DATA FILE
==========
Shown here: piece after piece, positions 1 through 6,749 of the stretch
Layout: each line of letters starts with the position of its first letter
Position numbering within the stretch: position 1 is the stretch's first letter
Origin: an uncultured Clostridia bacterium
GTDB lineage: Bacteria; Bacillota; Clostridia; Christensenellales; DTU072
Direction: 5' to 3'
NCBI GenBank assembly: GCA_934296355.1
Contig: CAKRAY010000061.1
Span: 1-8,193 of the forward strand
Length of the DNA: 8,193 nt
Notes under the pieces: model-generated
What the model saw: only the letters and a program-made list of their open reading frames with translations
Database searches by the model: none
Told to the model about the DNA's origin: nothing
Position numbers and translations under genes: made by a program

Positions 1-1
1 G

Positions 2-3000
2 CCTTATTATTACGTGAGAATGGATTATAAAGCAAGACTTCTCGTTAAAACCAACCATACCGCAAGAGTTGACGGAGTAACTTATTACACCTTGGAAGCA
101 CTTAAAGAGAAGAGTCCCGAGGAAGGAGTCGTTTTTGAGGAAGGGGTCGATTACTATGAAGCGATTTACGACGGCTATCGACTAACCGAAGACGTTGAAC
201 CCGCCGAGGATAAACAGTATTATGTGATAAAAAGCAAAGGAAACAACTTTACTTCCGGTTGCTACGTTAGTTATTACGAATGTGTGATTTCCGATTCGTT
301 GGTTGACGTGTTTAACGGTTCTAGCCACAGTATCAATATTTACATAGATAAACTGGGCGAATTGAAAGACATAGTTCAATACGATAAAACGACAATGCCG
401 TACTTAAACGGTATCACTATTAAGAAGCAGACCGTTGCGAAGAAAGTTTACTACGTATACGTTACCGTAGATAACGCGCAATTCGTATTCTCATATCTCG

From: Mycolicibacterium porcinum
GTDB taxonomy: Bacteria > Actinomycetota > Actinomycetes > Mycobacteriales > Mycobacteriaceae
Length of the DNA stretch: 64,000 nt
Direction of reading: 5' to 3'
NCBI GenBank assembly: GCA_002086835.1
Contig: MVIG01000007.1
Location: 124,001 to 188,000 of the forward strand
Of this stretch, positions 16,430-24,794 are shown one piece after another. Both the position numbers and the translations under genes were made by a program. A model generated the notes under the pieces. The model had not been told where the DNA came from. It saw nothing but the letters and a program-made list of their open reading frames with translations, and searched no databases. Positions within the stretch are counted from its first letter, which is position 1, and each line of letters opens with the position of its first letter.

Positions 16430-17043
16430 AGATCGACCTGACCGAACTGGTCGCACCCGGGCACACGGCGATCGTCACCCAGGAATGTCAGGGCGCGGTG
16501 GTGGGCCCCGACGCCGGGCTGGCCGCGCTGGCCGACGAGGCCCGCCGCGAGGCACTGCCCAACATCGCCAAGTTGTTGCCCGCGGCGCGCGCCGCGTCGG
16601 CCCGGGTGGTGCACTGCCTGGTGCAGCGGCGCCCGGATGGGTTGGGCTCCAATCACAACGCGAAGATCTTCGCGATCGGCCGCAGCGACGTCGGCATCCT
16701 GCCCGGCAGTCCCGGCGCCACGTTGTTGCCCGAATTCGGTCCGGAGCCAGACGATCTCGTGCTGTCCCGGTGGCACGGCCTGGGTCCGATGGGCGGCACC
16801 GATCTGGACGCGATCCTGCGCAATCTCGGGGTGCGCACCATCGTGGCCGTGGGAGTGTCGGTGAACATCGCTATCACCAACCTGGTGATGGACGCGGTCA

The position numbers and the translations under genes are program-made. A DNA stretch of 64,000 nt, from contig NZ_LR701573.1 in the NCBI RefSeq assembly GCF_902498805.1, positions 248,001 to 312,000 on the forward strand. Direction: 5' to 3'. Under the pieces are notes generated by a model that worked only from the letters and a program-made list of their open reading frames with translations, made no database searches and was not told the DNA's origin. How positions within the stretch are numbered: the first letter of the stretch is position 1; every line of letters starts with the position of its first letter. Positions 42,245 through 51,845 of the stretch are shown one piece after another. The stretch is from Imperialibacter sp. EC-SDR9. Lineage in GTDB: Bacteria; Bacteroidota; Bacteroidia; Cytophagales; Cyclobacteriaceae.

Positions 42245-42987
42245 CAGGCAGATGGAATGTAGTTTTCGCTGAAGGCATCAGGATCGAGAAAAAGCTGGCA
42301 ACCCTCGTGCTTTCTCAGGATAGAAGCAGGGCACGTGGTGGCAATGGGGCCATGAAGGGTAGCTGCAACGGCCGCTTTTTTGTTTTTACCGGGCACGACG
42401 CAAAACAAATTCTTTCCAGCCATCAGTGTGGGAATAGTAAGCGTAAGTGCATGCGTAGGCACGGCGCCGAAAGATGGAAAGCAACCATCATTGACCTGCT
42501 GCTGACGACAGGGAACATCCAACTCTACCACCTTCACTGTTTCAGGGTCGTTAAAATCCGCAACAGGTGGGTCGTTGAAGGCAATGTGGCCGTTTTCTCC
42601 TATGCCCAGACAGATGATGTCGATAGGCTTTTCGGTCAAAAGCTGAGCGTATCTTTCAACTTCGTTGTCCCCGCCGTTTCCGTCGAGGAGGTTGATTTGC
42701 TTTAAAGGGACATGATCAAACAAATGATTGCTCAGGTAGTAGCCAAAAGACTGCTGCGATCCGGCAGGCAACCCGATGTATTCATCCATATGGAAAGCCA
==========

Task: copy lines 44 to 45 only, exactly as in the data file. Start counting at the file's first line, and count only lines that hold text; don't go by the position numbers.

42601 TATGCCCAGACAGATGATGTCGATAGGCTTTTCGGTCAAAAGCTGAGCGTATCTTTCAACTTCGTTGTCCCCGCCGTTTCCGTCGAGGAGGTTGATTTGC
42701 TTTAAAGGGACATGATCAAACAAATGATTGCTCAGGTAGTAGCCAAAAGACTGCTGCGATCCGGCAGGCAACCCGATGTATTCATCCATATGGAAAGCCA